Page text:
News / Africa

    S. Africa Project Improves Treatment for Poor HIV-Positive Pregnant Women

    Multimedia

    Audio
    Joe DeCapua

    In a former township outside of Cape Town, South Africa, there’s a high rate of HIV infection among pregnant women.  Many are unable to get the treatment they need to save their lives and the lives of their children.  But that’s about to change with the launch of a new project that aims to break down barriers to antiretroviral therapy.

    The man in charge of the new project is Dr. Landon Myer, an associate professor based at the School of Public Health and the Desmond Tutu HIV Center at the University of Cape Town.  His work centers on the community of Gugulethu.

    “It’s a community of about 300,000 people of predominantly low socio-economic status, who live in a context of extreme poverty and with a very high prevalence of HIV infections.  So the prevalence of HIV in this setting is about 28 percent and so HIV presents an incredible problem to the community and to HIV infected women, who are pregnant, in particular,” he says.

    Complicated health care

    Dr. Myer is the recipient of the International Leadership Award from the Elizabeth Glaser Pediatric AIDS Foundation. A $300,000 grant will fund his project.  The aim to find the best strategies to allow HIV positive pregnant women to receive antiretroviral therapy.

    S. Africa Project Improves Treatment for Poor HIV-Positive Pregnant Women
    S. Africa Project Improves Treatment for Poor HIV-Positive Pregnant Women

    “The underlying issue,” he says, “is that lifelong antiretroviral therapy is the best form of prophylaxis or prevention of mother-to-child transmission [PMTCT] of HIV.  At the same time, it’s a critical intervention for the health of HIV infected mothers.”

    He says many HIV positive pregnant women in Gugulethu fall between the cracks of a dual health care system.  A system fraught with complications and uncoordinated medical appointments.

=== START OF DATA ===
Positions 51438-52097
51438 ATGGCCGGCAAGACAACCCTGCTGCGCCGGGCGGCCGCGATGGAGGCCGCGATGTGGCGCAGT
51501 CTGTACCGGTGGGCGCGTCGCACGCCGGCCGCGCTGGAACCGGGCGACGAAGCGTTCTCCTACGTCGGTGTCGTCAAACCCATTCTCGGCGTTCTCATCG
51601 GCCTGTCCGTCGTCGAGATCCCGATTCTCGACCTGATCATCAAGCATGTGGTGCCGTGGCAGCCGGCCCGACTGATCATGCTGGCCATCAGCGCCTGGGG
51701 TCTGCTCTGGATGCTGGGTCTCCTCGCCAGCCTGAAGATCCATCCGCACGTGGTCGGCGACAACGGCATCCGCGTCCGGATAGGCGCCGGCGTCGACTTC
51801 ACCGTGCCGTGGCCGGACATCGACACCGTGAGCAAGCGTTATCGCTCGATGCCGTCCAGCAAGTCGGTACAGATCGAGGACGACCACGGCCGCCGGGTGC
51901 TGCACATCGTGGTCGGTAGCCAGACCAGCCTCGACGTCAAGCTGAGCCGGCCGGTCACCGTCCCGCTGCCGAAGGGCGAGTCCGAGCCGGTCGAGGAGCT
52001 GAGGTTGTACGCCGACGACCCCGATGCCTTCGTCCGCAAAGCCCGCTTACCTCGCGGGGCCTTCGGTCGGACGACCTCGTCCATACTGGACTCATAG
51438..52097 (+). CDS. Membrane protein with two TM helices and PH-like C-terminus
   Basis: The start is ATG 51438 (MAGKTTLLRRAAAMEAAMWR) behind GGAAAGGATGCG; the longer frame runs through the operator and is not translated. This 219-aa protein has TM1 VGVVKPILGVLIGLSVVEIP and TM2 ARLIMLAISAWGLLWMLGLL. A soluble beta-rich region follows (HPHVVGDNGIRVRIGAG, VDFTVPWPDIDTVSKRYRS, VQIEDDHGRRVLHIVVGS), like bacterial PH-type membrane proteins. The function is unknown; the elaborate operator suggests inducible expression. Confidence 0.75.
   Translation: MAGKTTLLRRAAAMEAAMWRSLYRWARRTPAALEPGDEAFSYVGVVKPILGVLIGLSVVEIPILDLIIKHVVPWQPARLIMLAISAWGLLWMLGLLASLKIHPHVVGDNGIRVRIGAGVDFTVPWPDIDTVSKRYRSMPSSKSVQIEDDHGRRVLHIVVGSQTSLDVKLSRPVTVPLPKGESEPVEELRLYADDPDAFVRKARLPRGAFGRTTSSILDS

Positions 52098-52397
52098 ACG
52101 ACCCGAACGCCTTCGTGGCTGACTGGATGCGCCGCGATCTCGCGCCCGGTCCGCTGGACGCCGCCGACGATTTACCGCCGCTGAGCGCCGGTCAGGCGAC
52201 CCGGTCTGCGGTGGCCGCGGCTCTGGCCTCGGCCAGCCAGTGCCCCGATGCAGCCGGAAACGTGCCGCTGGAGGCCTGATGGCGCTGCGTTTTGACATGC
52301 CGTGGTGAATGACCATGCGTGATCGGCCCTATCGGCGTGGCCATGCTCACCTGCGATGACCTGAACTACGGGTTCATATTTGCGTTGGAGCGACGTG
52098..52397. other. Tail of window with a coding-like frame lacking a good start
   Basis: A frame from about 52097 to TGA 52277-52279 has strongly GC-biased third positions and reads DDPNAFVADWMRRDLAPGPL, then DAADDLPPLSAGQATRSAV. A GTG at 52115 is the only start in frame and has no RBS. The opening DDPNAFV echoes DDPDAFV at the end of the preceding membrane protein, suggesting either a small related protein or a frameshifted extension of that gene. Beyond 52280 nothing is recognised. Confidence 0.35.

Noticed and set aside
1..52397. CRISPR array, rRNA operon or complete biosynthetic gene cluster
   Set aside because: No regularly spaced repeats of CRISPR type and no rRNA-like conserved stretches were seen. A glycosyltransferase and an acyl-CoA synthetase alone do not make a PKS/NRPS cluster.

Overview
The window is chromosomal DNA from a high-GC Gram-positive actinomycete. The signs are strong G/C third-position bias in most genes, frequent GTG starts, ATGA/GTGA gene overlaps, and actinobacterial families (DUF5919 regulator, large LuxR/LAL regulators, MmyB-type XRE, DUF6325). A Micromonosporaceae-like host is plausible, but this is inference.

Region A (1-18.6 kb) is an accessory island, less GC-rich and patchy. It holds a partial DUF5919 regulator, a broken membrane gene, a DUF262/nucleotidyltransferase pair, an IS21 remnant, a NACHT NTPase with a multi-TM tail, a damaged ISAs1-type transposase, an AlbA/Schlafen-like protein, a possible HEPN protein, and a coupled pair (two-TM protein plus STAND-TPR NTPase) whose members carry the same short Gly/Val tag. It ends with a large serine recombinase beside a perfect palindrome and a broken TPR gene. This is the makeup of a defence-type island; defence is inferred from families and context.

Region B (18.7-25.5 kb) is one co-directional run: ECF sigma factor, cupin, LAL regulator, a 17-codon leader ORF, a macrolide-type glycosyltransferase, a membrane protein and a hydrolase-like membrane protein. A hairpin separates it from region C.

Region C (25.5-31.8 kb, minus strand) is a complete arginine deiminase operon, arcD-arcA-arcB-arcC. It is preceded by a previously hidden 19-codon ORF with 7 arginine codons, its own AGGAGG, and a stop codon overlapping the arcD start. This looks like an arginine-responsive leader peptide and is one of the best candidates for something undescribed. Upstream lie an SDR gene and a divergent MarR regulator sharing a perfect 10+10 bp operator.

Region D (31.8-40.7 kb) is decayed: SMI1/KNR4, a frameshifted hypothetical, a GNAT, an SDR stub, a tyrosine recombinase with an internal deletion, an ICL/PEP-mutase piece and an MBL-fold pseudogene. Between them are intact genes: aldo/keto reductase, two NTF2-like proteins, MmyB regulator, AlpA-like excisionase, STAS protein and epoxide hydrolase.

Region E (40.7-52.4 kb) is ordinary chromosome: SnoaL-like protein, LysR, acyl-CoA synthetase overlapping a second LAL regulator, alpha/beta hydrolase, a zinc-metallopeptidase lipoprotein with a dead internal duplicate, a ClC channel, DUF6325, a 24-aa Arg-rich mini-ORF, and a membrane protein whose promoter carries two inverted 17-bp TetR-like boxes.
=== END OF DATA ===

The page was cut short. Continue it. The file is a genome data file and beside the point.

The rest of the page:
“The existing antenatal health service, midwife obstetric units they’re called, are very good at providing simple, short course antiretroviral regimens to pregnant women, who are HIV infected, but don’t have advanced disease.  And an entirely separate health service is focused on starting antiretroviral therapy in eligible adults, regardless of whether or not their men or women or pregnant or not pregnant.  And we find that these pregnant women tend to fall between the cracks between these two very different services,” he says.

    That lack of coordination makes it difficult for a woman to arrange transportation, child care and time off from work.  Then there are the psychological concerns of starting antiretroviral therapy during pregnancy.

    Myer says, “The issues are complicated and often complicated issues require sort of holistic and multifaceted interventions.”

    Continental benefits

    Success in Gugulethu, he says, could have wide ranging effects throughout the continent.

    “If this project is really the success that I think we’re all hoping it will be, we’ll identify interventions, be able to identify interventions that can be generalized to other communities.  Both other communities in South Africa, but other communities across sub-Saharan Africa because this is, I believe, one of the real key issues facing PMTCT and HIV care and treatment globally,” he says.

    Since 2002, the Elizabeth Glaser Pediatric AIDS Foundation has awarded more than $5 million in grants to 13 recipients in 9 countries as part of its International Leadership Award.

    You May Like

    US Internet Giants, EU Reach Deal to Combat Online Hate Speech

    Facebook, Twitter, Google and Microsoft commit to ‘quickly and efficiently’ act to clamp down on use of social media to incite violence, terror

    Video Tunisia’s Ennahda Party Begins a New Political Chapter

    Party now moves to separate its political and religious activities; change described by party members as pragmatic response to political and economic challenges facing Tunisia today

    Virtual Reality Fine-tuned at Asia Tech Show

    Microchip designers hope to improve resolution for users of systems that can turn your bedroom into the ocean floor

    This forum has been closed.
    Comments
         
    There are no comments in this forum. Be first and add one

    By the Numbers

    Featured Videos

    Your JavaScript is turned off or you have an old version of Adobe's Flash Player. Get the latest Flash player.
    Tech Startups Showcase Wares at Amsterdam Conferencei
    X
    Serginho Roosblad
    May 30, 2016 5:11 PM